You may have seen the news reporting the latest research on climate sensitivities. Some outlets have happily declared that the worst-case scenarios are now off the table. Others have sounded the alarm that our lower-temperature targets have been pushed out of reach. Both these interpretations are flawed. To get the real picture, we need to consider climate sensitivity.
Climate sensitivity concerns how responsive the climate system is to changes in forcings (e.g. human produced greenhouse gases). Future temperature rises depend both on climate sensitivity and on future concentrations of greenhouse gases. Climate sensitivity alone will not tell us how physical and human systems will respond to global warming. Nevertheless, climate sensitivity can provide us with important insights for our climate future.
Over 100 years ago, Swedish chemist Svante Arrhenius estimated sensitivity to a doubling of atmospheric CO2 at around 3-4 ˚C. His estimate was relatively accurate, but he lacked some of the specific details. In the 1970s, with a deeper understanding of climate system dynamics, scientists produced the Charney Report, which arrived at a similar value, suggesting that doubling CO2 would raise temperatures between 1.5 ˚C and 4.5 ˚C.
Research over the past decade seems to indicate that doubling CO2, CO2equivalent to be precise (CO2eq), leads to about 1 ˚C of direct warming. After the direct warming, it is critical to consider feedbacks in the climate system. Unlike forcings, feedbacks are internal to the climate system and can amplify (positive feedbacks) or mitigate (negative feedbacks) changes. Higher levels of CO2 lead to some rapid positive feedbacks, predominantly through increases in atmospheric water vapor (itself a potent greenhouse gas) that is responsible for a good deal more of the warming. Then, longer-term positive feedbacks, including changes in albedo related to ice melting, add about another degree. All of this results in a sensitivity close to Arrhenius’ original 3-4 ˚C estimate.
What we are really seeing in this latest report is a tightening of the error bars around that sensitivity. We have been able to do this for a few reasons. First, the understanding of feedbacks has improved significantly in recent years. Next, climate models are also better able to incorporate these feedbacks into their estimates. Finally, climate scientists also just have a lot more data from years of constantly raising the CO2 levels, and we are of course closer to a doubling of pre-industrial levels than at any point in modern human history. The closer the planet gets to that doubling, the easier it will be to empirically demonstrate the sensitivity.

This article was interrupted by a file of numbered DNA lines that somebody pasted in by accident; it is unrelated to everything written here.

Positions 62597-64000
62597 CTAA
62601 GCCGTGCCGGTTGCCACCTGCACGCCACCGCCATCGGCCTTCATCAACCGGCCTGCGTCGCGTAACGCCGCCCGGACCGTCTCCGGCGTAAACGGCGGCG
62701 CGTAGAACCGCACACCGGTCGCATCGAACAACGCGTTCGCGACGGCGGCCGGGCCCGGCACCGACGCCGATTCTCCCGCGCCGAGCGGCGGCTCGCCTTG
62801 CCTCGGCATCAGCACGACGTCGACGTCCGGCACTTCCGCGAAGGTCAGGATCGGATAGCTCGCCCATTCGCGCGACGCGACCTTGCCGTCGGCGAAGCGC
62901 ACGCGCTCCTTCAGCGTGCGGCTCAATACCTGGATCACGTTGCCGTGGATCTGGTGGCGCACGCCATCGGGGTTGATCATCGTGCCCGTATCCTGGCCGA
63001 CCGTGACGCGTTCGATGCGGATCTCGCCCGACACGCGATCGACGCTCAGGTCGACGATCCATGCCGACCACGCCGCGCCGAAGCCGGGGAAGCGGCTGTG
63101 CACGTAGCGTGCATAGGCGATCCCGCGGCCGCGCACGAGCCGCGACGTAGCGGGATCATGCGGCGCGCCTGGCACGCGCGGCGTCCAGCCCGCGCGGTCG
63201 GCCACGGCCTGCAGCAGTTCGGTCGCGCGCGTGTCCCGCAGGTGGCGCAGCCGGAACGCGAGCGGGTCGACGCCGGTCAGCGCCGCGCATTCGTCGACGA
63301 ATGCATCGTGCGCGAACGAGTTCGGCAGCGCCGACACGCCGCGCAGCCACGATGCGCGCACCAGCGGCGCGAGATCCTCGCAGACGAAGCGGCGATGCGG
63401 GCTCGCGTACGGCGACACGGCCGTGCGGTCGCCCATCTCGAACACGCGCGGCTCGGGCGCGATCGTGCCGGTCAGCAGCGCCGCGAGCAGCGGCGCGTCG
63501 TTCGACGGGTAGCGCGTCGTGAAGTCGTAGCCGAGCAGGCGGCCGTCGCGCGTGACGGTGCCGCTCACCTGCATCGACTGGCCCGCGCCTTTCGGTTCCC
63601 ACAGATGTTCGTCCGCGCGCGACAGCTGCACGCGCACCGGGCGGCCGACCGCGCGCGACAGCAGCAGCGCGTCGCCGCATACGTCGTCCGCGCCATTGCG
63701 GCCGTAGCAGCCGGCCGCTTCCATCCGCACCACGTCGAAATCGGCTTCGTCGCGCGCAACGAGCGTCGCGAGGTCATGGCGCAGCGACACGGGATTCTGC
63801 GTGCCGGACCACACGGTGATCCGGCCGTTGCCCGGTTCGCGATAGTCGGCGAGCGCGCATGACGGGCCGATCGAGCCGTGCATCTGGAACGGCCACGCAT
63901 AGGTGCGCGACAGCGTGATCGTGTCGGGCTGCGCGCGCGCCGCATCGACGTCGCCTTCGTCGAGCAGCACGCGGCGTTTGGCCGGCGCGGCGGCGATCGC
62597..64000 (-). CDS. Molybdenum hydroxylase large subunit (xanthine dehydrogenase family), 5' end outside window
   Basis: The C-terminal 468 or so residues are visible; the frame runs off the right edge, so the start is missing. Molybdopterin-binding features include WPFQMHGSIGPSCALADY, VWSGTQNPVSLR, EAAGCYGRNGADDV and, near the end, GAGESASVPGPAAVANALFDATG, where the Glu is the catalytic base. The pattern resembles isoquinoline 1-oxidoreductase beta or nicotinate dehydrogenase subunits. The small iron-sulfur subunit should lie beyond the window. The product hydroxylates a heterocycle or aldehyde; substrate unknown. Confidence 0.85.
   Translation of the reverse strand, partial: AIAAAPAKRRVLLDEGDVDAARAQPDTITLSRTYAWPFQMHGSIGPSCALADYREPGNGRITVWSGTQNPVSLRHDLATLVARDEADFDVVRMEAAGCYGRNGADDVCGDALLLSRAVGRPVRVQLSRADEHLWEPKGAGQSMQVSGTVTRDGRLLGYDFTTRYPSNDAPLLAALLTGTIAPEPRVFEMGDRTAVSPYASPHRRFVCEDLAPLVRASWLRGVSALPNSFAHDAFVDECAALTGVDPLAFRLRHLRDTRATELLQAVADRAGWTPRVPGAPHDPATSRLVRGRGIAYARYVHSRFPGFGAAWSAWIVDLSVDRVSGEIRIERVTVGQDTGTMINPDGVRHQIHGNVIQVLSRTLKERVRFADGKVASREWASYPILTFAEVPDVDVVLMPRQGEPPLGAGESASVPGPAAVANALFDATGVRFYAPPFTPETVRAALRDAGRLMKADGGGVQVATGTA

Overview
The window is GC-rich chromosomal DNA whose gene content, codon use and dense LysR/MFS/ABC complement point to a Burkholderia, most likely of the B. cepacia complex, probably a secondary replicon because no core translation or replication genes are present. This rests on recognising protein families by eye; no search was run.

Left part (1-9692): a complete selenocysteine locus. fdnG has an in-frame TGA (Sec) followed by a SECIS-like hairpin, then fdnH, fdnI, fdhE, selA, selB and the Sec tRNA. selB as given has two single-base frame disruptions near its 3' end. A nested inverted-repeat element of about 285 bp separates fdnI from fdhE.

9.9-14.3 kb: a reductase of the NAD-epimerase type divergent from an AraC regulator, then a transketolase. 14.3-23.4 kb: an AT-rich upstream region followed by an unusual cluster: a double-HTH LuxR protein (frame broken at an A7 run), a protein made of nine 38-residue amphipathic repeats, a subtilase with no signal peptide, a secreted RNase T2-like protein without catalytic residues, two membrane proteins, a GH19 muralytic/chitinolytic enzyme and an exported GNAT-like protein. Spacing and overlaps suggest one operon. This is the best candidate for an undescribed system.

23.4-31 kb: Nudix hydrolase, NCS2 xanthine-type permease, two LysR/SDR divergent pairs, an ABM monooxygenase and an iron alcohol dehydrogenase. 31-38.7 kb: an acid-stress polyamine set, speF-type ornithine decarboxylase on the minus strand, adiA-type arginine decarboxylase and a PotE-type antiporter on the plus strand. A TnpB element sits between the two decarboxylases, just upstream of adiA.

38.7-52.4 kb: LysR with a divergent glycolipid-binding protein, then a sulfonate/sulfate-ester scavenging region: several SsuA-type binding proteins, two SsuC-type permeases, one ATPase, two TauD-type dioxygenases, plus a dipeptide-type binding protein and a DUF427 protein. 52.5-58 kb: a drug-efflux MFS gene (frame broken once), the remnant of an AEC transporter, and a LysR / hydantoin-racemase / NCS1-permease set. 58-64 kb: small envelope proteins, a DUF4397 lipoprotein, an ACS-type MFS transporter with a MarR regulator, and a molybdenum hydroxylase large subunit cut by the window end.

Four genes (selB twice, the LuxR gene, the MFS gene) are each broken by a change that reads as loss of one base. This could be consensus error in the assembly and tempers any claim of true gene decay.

As far as what this means, it is hard to consider this good or bad news. There is no question we are far away from our climate goals, and we are not going to get much help from a less sensitive atmosphere. However, few were expecting that result. For those creating integrated assessment models (IAMs), a lower sensitivity would have allowed for higher levels of CO2eq for the same amount of warming and thus given a boost to carbon budgets. This would have meant that a transition could proceed at a slightly slower pace (although still far faster than it currently is) and still let us hit our Paris targets. Most IAMs and other energy models use a carbon budget that is implied by a mid-range sensitivity anyway, so these latest results are unlikely to vastly change these IAMs.
While we can rule out super high sensitivities, such a finding says nothing about how hot things will get and for how long. Climate change impacts are a bit like an ice cube in an oven. To understand how bad the impacts will be you need to know both how hot the oven and how long the ice cube stays in. In this analogy sensitivity is almost how quickly the oven heats up. It matters how many GHGs we plan to emit in the future and for how long. For example, even with lower sensitivities, continued emissions may take us above 4 ˚C in 2120 rather than 2100. That hardly feels comforting and is one reason relying on a fixed time horizon like 2100 inherently limits the discussion.
In short, the latest research marks an advance in our understanding of how climate systems behave. The climate emergency is just as serious as ever and the need for climate action is equally urgent.
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